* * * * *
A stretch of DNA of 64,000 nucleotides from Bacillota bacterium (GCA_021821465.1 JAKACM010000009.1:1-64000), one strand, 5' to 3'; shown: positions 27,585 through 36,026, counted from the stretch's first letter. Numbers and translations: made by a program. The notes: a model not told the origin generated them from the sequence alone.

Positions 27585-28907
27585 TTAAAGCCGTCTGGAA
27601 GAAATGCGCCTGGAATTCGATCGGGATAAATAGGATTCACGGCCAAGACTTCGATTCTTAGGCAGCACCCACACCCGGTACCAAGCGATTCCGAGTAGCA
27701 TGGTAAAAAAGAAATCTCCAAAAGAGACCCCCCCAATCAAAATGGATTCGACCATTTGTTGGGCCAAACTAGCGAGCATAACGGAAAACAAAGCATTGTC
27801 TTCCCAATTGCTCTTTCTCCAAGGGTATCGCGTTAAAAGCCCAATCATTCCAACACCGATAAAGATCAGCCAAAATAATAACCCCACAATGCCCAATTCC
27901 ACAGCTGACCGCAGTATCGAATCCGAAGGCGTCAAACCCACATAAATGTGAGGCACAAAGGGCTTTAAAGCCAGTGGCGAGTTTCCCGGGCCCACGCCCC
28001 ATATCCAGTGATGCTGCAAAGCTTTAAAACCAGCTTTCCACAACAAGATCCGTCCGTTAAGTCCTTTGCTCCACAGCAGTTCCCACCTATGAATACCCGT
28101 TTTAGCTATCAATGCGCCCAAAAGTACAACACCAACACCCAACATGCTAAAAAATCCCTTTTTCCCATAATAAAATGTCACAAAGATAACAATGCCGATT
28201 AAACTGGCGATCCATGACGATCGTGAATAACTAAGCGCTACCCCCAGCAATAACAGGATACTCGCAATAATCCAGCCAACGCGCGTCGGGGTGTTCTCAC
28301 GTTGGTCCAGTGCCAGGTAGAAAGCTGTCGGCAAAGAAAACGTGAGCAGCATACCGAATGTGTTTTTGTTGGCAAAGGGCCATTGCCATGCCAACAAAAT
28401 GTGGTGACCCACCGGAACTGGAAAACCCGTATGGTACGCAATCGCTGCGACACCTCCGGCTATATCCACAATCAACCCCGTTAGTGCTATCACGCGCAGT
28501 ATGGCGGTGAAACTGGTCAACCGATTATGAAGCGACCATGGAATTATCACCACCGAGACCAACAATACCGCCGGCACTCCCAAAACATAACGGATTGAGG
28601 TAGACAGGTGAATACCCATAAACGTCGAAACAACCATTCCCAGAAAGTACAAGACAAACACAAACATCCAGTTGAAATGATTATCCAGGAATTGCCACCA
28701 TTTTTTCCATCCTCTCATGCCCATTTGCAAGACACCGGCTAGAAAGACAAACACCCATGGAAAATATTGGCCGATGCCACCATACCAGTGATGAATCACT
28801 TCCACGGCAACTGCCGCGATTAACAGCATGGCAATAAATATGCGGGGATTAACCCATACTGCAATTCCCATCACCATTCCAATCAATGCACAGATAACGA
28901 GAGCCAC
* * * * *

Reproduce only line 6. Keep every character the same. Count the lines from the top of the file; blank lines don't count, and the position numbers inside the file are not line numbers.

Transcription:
27801 TTCCCAATTGCTCTTTCTCCAAGGGTATCGCGTTAAAAGCCCAATCATTCCAACACCGATAAAGATCAGCCAAAATAATAACCCCACAATGCCCAATTCC